It was one of those days that I hadn’t invested much in. I hadn’t showered yet, hadn’t really done anything with my hair, and hadn’t put on any makeup. I’d exercised that morning, which added to my disheveled look, and hadn’t bothered to get cleaned up afterwards. Now it was time to go out running some errands, and I wondered briefly if it was worth the effort to doll myself up at this point. I was on my way to meet with some construction subcontractors who I never planned to see again, and whose opinion was not exactly priceless to me.
I headed for the door, but on second thought, turned back. “It’ll only take a minute to brush my hair again,” I thought. So I brushed my hair and pulled it back into its ponytail. Not exactly glamorous, but not quite so careless, either. I headed for the door again, but turned back once more. This time I quickly applied a little blush, eye shadow and powder. As a finishing touch, I blotted on a little lipstick and smiled at myself in the mirror. Definitely not gorgeous… “Am I ever?” I wondered … but at least an improvement.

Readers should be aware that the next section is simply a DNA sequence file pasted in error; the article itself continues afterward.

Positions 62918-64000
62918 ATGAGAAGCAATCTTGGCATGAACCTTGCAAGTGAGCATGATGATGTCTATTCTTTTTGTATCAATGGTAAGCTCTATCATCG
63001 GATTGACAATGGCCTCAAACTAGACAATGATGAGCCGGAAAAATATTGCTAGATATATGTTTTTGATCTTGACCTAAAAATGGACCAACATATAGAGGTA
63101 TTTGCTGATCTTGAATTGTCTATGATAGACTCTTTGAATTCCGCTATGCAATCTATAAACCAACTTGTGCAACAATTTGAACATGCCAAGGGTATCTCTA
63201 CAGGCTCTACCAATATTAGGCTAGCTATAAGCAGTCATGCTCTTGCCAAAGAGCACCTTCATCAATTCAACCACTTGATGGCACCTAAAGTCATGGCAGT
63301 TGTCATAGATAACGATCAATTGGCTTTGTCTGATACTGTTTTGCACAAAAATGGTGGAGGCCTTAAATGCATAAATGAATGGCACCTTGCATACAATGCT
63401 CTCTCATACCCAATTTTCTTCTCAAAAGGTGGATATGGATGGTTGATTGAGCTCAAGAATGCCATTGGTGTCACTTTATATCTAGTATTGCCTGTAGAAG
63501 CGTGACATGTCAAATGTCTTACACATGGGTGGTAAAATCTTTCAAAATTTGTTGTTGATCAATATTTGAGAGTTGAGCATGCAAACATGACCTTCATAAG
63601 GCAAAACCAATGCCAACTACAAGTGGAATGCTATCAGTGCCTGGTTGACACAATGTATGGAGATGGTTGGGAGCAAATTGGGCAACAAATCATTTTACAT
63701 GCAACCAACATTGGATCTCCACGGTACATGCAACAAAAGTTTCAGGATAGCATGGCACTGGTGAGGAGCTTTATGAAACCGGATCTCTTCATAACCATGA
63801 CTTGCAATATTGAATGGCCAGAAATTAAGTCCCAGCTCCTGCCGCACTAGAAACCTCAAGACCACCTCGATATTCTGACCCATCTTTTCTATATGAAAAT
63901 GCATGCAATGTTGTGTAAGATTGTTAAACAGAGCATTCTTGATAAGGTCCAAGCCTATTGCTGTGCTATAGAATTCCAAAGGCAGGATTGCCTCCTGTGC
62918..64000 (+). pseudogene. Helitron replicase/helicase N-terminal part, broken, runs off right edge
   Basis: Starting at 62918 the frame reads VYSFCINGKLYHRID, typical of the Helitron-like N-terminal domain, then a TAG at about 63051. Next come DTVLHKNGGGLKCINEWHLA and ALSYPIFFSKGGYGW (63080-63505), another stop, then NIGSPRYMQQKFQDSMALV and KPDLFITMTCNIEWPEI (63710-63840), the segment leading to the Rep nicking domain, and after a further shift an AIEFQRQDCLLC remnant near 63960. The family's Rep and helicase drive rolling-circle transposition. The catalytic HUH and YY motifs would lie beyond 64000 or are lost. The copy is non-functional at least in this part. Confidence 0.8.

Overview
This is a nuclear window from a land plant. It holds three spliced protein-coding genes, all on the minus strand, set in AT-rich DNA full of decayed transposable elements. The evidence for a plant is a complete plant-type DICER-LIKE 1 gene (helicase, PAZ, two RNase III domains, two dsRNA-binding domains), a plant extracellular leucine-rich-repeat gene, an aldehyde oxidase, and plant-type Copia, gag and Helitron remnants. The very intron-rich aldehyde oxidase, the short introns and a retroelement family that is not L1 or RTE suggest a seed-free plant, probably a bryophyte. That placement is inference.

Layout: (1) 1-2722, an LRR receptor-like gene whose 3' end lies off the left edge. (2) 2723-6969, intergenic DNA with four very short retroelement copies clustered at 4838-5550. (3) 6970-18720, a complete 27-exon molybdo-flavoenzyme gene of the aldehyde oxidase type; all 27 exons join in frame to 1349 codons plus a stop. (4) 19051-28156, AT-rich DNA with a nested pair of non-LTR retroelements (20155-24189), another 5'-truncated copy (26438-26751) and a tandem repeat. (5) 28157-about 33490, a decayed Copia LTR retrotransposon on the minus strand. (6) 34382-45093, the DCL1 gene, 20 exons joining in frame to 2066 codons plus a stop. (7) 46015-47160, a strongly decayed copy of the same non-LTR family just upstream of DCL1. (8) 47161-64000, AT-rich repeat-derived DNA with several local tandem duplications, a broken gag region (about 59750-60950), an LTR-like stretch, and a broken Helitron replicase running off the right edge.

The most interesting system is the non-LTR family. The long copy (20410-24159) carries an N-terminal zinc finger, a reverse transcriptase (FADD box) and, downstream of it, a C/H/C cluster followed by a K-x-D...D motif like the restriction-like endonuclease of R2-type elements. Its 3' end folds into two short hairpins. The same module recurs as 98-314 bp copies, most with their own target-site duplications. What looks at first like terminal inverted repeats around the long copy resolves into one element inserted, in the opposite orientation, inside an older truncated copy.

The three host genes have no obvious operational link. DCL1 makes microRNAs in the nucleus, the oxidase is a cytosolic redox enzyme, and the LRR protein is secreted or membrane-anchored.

I picked up my 16-month-old son and we headed out the door one last time. After going to the paint store for color samples, the insulation company to pay a bill, and to our house under construction to view the finish carpentry, I decided to drop in one last place. I needed to get an estimate for our shower surround, so I stopped at a showroom that carried the kind of thing I was looking for.
I walked in and started to think about what colors and styles I liked, while I quickly scanned the showroom for a salesman. There was one person on the far end talking with a customer. He looked busy so I looked around for someone else. Not seeing anybody, I slowly made my way over to the other side of the room. As I got closer, the salesman looked up and noticed me. As our eyes met, I was surprised with recognition. That salesman was in my classes in elementary school!
Memories rushed back to me in an instant. I remembered sitting next to each other in Mrs. Hobby’s 3rd grade class, eyeing each other intensely. We had just been handed a math worksheet and the race was on. This was our standard exercise. We were both excellent at math—better, in fact, than anybody else in our class—and we knew each other as the only fair competition. So each day we would grab our worksheets quickly and work intensely until finished. As soon as we were done, we’d grab the worksheets in hand and race to the front of the room to turn them in. I remember we usually got to the front of the room at the same time, having mastered each of the problems quickly. It was a friendly race: competitive… but fun.